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Improving Hurricane Power Outage Prediction Models Through the Inclusion of Local Environmental Factors

ABSTRACT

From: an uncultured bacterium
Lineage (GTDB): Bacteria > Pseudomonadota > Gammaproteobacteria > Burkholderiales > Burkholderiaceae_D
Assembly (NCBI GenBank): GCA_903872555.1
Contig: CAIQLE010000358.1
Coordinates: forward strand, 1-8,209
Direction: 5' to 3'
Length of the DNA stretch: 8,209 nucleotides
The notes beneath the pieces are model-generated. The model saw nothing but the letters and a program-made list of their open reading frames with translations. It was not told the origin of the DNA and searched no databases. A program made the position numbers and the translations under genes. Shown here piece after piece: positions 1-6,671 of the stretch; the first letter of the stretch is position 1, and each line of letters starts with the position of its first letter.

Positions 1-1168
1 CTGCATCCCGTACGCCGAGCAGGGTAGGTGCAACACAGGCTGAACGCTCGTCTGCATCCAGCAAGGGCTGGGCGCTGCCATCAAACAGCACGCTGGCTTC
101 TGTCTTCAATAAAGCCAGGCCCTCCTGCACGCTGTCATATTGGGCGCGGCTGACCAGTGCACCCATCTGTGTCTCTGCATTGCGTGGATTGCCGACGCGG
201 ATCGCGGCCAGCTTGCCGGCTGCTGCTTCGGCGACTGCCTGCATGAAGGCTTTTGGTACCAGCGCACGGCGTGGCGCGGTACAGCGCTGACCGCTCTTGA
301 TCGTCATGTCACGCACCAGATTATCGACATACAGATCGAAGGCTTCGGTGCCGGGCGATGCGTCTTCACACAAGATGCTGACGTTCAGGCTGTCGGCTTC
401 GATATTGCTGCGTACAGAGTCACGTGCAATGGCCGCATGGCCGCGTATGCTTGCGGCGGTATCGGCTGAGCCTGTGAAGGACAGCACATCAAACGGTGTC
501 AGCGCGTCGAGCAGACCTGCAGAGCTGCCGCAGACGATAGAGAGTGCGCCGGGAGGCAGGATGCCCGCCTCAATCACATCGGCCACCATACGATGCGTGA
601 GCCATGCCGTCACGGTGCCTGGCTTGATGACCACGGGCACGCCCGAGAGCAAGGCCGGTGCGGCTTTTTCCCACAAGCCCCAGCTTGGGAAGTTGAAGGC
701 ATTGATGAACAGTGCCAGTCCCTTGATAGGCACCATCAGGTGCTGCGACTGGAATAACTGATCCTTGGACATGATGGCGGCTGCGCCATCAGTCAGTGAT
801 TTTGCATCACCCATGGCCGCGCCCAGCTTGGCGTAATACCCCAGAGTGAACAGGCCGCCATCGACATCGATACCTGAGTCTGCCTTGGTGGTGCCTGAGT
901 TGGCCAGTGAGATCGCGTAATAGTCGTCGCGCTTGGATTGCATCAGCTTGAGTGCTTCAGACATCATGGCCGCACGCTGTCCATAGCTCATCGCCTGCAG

Tropical cyclones can significantly damage the electrical power system, so an accurate spatiotemporal forecast of outages prior to landfall can help utilities to optimize the power restoration process. The purpose of this article is to enhance the predictive accuracy of the Spatially Generalized Hurricane Outage Prediction Model (SGHOPM) developed by Guikema et al. (2014). In this version of the SGHOPM, we introduce a new two-step prediction procedure and increase the number of predictor variables. The first model step predicts whether or not outages will occur in each location and the second step predicts the number of outages. The SGHOPM environmental variables of Guikema et al. (2014) were limited to the wind characteristics (speed and duration of strong winds) of the tropical cyclones. This version of the model adds elevation, land cover, soil, precipitation, and vegetation characteristics in each location. Our results demonstrate that the use of a new two-step outage prediction model and the inclusion of these additional environmental variables increase the overall accuracy of the SGHOPM by approximately 17%.